The OAS reacted by applauding the diplomacy of Santos and Chavez. There has been popular rejoice in both countries. Not all the issues pending between the two nations were, however, addressed, such as the U.S. military bases in Colombia, the urgent need for a peace process in Colombia, and the charges leveled by Uribe against Venezuela to the Inter-American Commission of Human Rights and against President Chavez personally to the International Criminal Court.

The dogs of war have been kept at bay, at least temporarily. Peace has broken out. The full restoration of relations between Venezuela and Colombia is indeed very positive. However, the array of forces set against the implementation of such a broad peaceful agenda is also pretty formidable. For start it is led by the U.S. and it also involves powerful economic groups in most countries in the region, such as the separatists in the Eastern of Bolivia, that nearly overthrew Morales' government in 2009; the Venezuelan right which managed to actually oust Chavez in 2002 -but who the people returned to power-; the Colombian oligarchy itself; the extremely wealthy and powerful Chilean Pinochetista bourgeoisie; the right in Argentina; the very wealthy Guayaquil entrepreneurs; and so forth. All of whom in one way or another favour the U.S. militarisation of the region as a solution of last resort in the face of radical social movements and progressive governments in the continent. In the meantime the U.S. militarisation of the region continues apace.

It is in the interest of Latin America, very well represented on this historic occasion by UNASUR, to help the Colombian oligarchy to loosen the too uncomfortable U.S. embrace in which Uribe got them into. On the other hand there are the U.S. hegemonic interests in the region and its growing oil dependency from fiercely nationalist governments which are asserting their independence collectively. Washington's political and military strategists must be stunned by the extraordinary rapprochement between Santos and Chavez.

Uribe's insane efforts to bring about a war with Venezuela, underscores the 'predicament' the U.S. finds itself in: faced with the rebellion of its Southern neighbours, unable to win politically, and incapable of offering anything such as development, progress, investment or even the American Way of life (which is crushingly coming to an end in the United States itself), has decided to resort to war to maintain its backyard under subjection. Latin America has opted for democracy, social progress, national sovereignty and peace. On this occasion even the staunchest pro U.S. Colombian oligarchy have sided with the South, not the North. We shall see who beats the other in the historic arm-wrestling underway.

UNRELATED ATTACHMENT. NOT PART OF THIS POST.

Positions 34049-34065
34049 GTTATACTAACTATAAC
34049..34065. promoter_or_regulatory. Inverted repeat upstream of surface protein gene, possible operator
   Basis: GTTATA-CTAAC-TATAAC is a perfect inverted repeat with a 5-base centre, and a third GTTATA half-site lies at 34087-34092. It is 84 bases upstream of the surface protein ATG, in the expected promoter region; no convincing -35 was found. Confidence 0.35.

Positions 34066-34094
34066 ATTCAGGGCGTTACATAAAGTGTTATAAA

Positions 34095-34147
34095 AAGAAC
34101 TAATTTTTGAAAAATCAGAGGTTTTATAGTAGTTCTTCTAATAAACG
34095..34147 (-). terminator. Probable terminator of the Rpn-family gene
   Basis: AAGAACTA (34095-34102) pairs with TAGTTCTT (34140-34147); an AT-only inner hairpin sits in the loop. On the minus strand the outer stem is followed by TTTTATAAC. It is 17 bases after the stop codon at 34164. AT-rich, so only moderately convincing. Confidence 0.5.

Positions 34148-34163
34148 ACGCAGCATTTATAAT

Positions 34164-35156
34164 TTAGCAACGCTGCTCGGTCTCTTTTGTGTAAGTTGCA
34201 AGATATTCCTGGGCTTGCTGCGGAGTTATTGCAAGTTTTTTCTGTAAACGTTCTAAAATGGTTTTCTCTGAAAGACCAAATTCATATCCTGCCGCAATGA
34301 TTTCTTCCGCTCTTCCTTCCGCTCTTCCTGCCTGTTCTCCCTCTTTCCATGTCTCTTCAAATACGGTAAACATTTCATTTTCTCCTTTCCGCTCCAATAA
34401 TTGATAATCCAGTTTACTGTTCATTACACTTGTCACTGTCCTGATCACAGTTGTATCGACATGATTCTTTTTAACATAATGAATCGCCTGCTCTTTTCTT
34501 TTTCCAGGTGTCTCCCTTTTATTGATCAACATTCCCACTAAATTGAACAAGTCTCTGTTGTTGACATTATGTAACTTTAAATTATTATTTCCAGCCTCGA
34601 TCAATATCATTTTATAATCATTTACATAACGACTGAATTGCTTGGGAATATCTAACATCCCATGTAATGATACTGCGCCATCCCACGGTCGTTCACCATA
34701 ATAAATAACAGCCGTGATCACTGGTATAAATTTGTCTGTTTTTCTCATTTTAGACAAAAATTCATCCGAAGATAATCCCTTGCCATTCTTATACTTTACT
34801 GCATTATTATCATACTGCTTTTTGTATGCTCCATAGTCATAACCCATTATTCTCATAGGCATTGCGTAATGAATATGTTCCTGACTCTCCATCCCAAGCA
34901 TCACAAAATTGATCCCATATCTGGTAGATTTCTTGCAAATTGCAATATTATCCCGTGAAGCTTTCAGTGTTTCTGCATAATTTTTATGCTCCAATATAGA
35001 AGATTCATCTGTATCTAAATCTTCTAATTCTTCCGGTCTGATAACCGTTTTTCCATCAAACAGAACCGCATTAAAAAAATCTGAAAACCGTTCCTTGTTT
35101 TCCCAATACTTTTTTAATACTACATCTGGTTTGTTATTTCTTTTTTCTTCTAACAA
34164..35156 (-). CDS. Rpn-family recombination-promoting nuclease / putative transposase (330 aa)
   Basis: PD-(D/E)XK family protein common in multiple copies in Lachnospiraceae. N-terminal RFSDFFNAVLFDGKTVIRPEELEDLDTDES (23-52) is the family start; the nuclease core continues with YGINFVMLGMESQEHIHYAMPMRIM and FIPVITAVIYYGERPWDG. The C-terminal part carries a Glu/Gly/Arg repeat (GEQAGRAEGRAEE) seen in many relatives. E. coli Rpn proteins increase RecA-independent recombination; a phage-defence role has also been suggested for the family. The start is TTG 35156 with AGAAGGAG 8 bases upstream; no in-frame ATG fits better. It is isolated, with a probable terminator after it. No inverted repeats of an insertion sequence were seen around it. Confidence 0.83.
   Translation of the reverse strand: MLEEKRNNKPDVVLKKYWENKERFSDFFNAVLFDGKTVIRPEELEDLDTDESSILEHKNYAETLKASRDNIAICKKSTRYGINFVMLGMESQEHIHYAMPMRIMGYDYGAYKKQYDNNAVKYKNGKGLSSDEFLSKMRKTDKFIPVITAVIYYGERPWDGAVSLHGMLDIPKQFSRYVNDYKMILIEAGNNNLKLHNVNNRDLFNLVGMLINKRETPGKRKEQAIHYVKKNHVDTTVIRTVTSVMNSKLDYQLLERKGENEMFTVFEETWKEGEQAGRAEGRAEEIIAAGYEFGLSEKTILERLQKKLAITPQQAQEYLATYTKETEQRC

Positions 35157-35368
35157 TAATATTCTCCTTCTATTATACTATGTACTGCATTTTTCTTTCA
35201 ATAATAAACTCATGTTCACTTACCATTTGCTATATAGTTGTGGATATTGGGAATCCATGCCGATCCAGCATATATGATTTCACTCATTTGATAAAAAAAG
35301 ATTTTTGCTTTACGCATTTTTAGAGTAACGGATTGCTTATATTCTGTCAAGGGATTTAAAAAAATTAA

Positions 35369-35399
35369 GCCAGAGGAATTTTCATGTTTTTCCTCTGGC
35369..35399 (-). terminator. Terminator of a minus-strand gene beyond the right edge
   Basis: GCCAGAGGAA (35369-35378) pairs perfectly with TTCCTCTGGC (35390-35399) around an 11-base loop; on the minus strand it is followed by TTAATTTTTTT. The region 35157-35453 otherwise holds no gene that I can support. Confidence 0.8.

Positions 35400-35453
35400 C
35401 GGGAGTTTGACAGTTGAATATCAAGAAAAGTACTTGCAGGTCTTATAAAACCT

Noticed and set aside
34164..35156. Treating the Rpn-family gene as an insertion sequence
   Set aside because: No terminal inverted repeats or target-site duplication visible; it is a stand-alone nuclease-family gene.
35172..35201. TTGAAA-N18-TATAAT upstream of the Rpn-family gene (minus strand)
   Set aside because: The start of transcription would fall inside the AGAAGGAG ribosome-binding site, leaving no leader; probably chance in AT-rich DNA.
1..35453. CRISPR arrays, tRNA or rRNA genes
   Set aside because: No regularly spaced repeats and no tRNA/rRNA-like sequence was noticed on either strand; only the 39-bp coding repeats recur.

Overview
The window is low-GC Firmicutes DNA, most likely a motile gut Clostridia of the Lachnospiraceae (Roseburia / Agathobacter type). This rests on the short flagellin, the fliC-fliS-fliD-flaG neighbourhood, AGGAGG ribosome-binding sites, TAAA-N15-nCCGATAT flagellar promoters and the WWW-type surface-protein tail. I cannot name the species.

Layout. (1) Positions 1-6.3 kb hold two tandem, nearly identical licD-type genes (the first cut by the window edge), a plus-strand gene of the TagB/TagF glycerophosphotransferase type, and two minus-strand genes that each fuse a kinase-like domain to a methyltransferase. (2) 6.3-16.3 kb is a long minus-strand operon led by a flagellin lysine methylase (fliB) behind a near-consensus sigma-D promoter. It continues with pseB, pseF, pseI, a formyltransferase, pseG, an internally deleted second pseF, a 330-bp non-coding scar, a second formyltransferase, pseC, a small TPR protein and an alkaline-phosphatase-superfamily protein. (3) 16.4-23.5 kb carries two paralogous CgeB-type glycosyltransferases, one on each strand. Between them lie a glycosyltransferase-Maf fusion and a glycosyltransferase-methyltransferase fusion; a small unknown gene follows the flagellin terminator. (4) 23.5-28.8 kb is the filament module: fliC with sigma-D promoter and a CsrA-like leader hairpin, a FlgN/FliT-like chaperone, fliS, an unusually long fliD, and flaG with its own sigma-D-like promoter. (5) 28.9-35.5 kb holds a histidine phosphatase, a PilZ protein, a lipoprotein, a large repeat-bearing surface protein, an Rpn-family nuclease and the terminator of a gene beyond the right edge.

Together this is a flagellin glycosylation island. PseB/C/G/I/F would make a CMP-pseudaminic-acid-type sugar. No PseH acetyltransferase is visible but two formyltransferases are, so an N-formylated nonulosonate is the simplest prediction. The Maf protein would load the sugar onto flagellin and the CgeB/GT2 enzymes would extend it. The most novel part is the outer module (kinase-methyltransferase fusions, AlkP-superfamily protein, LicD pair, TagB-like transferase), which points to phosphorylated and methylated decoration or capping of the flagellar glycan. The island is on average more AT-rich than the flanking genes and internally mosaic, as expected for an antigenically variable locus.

Francisco Dominguez is a member of Executive Committee, Venezuela Information Centre. Read other articles by Francisco, or visit Francisco's website.

Venezuela Seeks Peace with Colombia

Chavez to Meet with Santos to Renew Venezuela-Colombia Relations
By James Suggett

Mérida, August 9th 2010 (Venezuelanalysis.com) – Venezuelan President Hugo Chavez announced on Sunday he will meet with Colombian President Juan Manuel Santos in Colombia tomorrow with the intention of renewing diplomatic relations and promoting a peace accord to end the decades-old war between the Colombian government and leftist insurgents.

“On Tuesday we will be with the president of Colombia. We are going to initiate a new relationship for the good of both countries, each with their particularities, but with respect,” said Chavez on his weekly Sunday talk show Aló Presidente. “With my two hands extended and with my heart, I show my desire to start over again.”

President Santos, who was sworn-in to his first term as president on Saturday, said he was looking forward to talking one-on-one with Chavez and that he hoped “to arrive at conclusions that help us to normalize relations between the two countries.”

To lay the groundwork for the presidential meeting, Foreign Relations Minister Nicolás Maduro of Venezuela and Chancellor María Holguín of Colombia, met for three hours in Bogotá after Maduro attended Santos’s swearing in ceremony on Saturday. Former Argentine President Nestor Kirchner, who is the secretary general of the Union of South American Nations (UNASUR), was also present at the meeting.